It wouldn't necessarily hurt you or the baby, but you'd need to be examined to be certain the embryo is growing in the uterus, and not somewhere else. If you do get pg with an IUD, I think they generally like to leave the IUD in place during the pg because removing it could cause a miscarriage.
my mom had that happen to here she didnt even know she was preggo she was feeling something in ur tummmy hurting this was after my older sister like a year or two she put a iud in her and i guess it was put in wrong cuz she was preggo and she went to the hospital and she couldnt believe she was 6 months she had vrius in her uterus from the iud which caused her to go into labor and had a stillborn it was a boy and my mom knew when she got preggo again with me and my other sister it was gonna be girls cuz she didnt feel anything with the boy its said i would go to a doc its not safe!
I found out I was pregnant with my IUD in on October 29th. My OB told me that an IUD does not hurt the baby but that it must be removed immediatly to prevent infection and premature labour. The removal of the IUD can increase the chances of MC but leaving it in causes more complications and higher chances of pre term birth. Overall, the IUD being in doubles the risk of MC. I sadly MC on Nov 22 and it may or may not have been due to the IUD or it's removal?? I'm trying to conceive right now.
First off what IUD do you have? I had a scare when i first got with my best friend/ boyfriend, that we was pg. and i did research on it. Like i have the Merina, and the outcomes are not good. not at all.
Warnings and Precautions
Evaluate women who become pregnant while using Mirena for ectopic pregnancy. Up to half of pregnancies that occur with Mirena in place are ectopic. The incidence of ectopic pregnancy in clinical trials that excluded women with risk factors for ectopic pregnancy was approximately 0.1% per year.
Tell women who choose Mirena about the risks of ectopic pregnancy, including the loss of fertility. Teach them to recognize and report to their physician promptly any symptoms of ectopic pregnancy. Women with a previous history of ectopic pregnancy, tubal surgery or pelvic infection carry a higher risk of ectopic pregnancy.
The risk of ectopic pregnancy in women who have a history of ectopic pregnancy and use Mirena is unknown. Clinical trials of Mirena excluded women with a history of ectopic pregnancy.
If pregnancy should occur with Mirena in place, Mirena should be removed. Removal or manipulation of Mirena may result in pregnancy loss. In the event of an intrauterine pregnancy with Mirena, consider the following:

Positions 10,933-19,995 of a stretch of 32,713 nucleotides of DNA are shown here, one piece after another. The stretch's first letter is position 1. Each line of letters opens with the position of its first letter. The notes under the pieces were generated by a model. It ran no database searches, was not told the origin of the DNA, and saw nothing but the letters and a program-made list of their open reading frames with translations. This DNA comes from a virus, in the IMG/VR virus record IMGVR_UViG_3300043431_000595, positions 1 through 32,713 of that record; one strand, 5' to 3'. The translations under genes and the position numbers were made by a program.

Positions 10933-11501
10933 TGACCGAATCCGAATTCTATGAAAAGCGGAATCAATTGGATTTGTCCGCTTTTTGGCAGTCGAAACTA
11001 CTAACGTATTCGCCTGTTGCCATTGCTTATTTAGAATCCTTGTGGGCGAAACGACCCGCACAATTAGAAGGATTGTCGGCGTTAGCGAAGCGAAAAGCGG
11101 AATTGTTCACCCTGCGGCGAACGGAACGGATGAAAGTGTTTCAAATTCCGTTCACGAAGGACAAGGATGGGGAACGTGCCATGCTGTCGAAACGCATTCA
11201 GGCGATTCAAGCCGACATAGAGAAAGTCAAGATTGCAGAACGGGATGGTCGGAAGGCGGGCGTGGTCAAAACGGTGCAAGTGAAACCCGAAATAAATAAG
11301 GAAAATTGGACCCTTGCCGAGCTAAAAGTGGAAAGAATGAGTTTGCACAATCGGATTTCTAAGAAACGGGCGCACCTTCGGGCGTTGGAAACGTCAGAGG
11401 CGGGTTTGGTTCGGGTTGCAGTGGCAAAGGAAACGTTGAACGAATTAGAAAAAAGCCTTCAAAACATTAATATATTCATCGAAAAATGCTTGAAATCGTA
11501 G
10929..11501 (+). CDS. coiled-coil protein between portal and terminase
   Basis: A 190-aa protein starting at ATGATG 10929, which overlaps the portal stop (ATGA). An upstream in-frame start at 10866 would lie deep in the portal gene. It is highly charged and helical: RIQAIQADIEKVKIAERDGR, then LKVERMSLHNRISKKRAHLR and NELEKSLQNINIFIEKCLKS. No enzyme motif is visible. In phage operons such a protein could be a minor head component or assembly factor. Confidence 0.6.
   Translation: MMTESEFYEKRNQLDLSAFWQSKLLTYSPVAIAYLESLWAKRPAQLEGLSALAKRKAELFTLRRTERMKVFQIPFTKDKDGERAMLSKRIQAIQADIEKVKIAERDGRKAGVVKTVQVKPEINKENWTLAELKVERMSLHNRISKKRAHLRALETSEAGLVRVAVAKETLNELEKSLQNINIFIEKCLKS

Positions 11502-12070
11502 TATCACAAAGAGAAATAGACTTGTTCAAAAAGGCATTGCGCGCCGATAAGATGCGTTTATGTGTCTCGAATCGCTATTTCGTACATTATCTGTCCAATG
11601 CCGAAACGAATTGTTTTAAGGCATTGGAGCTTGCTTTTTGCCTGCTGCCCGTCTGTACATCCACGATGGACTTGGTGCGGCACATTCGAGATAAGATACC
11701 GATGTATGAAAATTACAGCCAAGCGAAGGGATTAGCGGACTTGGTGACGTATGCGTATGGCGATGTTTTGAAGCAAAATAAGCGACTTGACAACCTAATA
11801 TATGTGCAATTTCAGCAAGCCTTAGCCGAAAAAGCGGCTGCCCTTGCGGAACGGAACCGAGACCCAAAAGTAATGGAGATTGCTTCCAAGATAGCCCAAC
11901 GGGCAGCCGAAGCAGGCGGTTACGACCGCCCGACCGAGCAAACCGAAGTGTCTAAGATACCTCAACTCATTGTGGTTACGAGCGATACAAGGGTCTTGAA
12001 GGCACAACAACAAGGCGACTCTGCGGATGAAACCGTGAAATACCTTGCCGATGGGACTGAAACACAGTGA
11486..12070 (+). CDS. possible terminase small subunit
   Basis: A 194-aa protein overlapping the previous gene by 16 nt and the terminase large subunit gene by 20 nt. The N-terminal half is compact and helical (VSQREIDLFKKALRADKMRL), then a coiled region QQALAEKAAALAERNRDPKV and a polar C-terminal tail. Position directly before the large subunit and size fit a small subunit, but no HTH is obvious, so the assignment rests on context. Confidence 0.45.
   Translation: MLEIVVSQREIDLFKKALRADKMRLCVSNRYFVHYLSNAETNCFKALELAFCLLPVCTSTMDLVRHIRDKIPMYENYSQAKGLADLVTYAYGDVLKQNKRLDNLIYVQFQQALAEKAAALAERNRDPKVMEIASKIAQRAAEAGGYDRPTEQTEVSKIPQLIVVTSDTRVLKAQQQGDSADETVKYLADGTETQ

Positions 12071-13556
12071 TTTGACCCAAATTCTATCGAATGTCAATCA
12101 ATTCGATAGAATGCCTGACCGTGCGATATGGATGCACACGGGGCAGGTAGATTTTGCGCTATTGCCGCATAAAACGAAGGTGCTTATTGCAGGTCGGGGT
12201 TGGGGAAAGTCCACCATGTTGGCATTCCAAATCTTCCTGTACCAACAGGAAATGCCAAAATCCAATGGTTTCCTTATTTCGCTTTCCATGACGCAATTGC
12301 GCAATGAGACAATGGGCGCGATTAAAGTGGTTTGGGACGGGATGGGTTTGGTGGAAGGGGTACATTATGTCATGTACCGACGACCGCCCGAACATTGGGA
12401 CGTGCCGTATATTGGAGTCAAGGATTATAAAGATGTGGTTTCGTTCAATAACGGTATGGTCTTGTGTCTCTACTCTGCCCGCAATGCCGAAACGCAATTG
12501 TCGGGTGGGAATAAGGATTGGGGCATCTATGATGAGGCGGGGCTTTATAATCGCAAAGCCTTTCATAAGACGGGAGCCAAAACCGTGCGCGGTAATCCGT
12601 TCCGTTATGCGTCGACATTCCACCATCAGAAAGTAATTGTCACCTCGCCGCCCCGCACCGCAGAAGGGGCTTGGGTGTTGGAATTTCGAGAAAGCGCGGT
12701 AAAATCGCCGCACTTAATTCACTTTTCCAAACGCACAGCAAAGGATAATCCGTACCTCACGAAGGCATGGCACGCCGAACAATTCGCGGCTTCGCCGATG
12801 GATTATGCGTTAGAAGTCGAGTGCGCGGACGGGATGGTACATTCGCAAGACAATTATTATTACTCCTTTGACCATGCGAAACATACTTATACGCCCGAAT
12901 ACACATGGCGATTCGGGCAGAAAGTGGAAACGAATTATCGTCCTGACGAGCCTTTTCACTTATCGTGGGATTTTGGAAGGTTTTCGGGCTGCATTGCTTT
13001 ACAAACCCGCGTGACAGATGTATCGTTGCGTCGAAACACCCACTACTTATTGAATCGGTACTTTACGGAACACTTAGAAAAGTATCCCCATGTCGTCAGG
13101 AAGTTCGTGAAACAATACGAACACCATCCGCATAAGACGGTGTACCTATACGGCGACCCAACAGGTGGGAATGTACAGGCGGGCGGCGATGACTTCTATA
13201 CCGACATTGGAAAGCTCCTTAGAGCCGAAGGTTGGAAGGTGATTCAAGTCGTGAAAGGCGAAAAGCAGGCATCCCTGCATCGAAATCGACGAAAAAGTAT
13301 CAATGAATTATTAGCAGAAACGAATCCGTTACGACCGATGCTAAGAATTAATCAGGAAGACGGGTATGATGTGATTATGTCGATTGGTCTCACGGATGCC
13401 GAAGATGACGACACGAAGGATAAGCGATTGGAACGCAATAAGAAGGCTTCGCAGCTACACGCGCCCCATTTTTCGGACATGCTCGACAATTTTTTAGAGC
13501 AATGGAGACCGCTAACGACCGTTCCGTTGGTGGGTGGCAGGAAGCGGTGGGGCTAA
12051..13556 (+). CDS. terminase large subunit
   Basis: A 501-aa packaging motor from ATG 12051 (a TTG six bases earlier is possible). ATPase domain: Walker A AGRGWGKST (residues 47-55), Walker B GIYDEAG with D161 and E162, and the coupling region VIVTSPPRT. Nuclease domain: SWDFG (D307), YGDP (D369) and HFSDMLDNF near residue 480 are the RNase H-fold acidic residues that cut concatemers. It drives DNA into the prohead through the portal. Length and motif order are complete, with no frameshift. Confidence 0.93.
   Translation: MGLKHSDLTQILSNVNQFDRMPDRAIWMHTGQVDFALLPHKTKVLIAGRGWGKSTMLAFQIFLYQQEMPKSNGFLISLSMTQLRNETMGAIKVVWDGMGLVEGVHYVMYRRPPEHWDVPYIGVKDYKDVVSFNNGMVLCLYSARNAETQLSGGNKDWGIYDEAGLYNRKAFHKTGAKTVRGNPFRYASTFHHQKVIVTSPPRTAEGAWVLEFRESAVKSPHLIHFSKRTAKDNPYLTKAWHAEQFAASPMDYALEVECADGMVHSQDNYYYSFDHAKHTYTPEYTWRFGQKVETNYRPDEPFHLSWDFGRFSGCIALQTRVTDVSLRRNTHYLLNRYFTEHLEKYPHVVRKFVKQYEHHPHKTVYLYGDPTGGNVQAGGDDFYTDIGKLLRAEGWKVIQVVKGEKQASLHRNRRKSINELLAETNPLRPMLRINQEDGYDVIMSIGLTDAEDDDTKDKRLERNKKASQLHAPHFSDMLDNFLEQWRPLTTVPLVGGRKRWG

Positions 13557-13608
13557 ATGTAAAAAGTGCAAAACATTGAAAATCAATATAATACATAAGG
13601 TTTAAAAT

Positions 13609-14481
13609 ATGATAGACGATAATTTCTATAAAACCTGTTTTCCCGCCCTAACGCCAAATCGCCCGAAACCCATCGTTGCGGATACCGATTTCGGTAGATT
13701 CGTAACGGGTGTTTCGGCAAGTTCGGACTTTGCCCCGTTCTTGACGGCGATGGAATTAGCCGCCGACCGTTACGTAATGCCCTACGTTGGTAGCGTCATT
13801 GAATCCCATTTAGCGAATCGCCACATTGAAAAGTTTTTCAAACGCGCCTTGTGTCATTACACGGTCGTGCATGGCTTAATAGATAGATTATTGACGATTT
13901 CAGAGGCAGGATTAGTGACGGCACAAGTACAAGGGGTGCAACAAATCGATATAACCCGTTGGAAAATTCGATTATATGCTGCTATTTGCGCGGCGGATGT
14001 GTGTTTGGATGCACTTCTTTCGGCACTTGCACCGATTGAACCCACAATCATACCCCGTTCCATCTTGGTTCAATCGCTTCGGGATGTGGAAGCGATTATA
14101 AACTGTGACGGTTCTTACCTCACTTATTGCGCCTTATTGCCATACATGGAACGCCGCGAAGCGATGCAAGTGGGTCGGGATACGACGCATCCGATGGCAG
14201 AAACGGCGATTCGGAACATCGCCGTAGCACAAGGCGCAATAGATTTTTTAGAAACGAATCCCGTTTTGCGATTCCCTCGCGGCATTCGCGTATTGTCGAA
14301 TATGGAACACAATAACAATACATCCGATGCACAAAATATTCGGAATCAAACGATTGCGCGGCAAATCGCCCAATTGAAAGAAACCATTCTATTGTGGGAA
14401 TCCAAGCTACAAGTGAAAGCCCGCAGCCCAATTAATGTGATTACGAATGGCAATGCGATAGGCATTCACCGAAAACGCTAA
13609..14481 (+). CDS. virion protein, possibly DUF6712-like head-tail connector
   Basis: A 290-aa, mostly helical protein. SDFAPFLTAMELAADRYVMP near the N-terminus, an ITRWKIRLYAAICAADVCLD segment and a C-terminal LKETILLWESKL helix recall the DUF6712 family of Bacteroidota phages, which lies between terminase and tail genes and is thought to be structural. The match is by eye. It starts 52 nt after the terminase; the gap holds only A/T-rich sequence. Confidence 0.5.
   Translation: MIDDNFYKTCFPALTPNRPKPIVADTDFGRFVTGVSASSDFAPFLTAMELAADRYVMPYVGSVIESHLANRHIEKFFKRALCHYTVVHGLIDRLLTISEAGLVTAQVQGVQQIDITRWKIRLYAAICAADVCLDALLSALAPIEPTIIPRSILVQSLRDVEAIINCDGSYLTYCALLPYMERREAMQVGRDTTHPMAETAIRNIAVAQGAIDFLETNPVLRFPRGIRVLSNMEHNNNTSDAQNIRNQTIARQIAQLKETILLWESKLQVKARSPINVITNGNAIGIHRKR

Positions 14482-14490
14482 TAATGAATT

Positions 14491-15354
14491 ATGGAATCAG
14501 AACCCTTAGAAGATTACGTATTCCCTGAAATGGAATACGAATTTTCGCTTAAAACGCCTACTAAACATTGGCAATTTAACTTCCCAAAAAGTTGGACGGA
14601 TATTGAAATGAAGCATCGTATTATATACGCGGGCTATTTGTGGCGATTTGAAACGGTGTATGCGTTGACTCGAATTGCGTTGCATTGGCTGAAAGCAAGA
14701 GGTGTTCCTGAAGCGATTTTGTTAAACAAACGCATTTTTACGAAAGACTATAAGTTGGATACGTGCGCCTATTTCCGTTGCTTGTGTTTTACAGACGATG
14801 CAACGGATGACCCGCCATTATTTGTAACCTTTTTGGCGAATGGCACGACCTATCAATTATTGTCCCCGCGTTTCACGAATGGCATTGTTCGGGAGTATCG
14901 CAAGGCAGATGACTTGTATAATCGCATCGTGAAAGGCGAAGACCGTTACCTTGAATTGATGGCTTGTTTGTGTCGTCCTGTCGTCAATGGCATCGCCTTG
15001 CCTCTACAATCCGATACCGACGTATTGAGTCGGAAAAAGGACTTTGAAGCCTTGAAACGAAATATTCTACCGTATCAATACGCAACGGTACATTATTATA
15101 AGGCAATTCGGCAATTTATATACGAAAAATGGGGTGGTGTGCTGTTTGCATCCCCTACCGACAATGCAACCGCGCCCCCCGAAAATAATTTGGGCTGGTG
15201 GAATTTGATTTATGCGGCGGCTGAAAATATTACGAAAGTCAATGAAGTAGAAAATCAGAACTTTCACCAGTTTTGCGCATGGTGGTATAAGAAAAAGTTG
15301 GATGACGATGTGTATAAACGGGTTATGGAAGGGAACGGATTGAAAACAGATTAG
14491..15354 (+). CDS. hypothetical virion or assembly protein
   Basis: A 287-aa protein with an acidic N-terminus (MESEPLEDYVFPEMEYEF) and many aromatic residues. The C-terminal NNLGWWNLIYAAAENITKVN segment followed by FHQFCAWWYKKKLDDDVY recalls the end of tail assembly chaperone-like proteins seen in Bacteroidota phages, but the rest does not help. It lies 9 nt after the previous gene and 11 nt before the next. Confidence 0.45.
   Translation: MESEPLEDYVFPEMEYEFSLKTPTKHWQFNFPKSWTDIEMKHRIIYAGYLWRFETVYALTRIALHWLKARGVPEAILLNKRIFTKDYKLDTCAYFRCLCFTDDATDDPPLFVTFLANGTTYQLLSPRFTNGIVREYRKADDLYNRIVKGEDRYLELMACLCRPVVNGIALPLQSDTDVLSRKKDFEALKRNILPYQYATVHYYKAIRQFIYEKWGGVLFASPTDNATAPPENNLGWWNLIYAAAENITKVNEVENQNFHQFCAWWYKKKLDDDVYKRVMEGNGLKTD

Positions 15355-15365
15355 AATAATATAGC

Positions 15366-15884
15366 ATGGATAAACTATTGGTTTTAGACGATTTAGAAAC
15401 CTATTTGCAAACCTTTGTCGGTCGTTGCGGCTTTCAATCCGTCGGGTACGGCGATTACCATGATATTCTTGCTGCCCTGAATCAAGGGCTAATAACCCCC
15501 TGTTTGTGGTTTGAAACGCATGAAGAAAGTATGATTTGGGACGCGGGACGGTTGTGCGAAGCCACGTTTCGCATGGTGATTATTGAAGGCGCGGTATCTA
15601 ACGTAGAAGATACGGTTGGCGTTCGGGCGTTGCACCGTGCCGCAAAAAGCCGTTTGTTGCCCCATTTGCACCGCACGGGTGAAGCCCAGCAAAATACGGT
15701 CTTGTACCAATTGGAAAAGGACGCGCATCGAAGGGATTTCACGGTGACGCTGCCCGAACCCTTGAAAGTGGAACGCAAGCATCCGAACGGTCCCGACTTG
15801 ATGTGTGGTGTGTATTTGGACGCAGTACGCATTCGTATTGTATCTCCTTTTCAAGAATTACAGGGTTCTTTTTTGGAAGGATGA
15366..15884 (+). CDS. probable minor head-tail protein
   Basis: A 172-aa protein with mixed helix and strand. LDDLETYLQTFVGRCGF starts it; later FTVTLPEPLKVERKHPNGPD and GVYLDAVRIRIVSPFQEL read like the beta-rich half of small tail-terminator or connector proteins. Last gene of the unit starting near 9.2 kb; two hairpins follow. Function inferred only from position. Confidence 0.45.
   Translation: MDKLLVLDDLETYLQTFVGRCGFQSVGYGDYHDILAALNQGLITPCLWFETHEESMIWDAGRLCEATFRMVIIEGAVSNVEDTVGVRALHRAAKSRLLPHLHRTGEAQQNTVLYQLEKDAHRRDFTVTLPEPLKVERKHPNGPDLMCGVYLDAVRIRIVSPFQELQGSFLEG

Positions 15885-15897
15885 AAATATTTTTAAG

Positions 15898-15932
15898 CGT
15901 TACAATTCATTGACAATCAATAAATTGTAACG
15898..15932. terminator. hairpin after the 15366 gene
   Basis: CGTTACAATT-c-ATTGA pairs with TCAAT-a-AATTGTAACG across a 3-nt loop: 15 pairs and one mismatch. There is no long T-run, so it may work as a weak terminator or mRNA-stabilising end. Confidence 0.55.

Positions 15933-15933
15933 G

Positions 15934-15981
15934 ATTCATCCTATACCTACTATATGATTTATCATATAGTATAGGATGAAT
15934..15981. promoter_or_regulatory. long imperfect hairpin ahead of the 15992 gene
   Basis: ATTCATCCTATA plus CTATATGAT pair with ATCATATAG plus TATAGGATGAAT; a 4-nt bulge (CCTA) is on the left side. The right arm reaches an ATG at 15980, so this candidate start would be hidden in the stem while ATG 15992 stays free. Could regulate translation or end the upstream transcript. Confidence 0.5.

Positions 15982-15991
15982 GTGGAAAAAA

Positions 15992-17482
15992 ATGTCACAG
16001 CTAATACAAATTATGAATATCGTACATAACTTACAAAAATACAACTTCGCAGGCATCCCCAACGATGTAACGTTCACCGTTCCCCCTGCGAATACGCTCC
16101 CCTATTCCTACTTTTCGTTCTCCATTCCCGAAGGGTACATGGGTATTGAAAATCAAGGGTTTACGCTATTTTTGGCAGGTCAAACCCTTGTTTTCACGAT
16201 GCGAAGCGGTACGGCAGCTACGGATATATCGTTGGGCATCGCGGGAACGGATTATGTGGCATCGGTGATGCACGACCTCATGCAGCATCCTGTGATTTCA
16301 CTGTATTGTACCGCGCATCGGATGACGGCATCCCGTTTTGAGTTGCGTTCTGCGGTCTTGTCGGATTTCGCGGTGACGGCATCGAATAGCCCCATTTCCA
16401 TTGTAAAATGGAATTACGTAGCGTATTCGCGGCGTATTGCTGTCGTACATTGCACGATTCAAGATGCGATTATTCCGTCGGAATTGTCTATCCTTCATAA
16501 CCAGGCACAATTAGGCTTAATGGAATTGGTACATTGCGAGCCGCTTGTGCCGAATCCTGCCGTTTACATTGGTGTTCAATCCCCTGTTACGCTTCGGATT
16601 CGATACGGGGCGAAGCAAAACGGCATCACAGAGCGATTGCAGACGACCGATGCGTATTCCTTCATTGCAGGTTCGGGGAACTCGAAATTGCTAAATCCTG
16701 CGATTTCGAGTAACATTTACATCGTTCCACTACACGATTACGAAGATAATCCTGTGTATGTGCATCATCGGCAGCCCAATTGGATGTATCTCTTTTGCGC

In patients becoming pregnant with an IUD in place, septic abortion—with septicemia, septic shock, and death—may occur.
Continuation of pregnancy
If a woman becomes pregnant with Mirena in place and if Mirena cannot be removed or the woman chooses not to have it removed, she should be warned that failure to remove Mirena increases the risk of miscarriage, sepsis, premature labor and premature delivery. She should be followed closely and advised to report immediately any flu-like symptoms, fever, chills, cramping, pain, bleeding, vaginal discharge or leakage of fluid.
Long-term effects and congenital anomalies
When pregnancy continues with Mirena in place, long-term effects on the offspring are unknown. As of September 2006, 390 live births out of an estimated 9.9 million Mirena users had been reported. Congenital anomalies in live births have occurred infrequently. No clear trend towards specific anomalies has been observed. Because of the intrauterine administration of levonorgestrel and local exposure of the fetus to the hormone, the possibility of teratogenicity following exposure to Mirena cannot be completely excluded. Some observational data support a small increased risk of masculinization of the external genitalia of the female fetus following exposure to progestins at doses greater than those currently used for oral contraception. Whether these data apply to Mirena is unknown.
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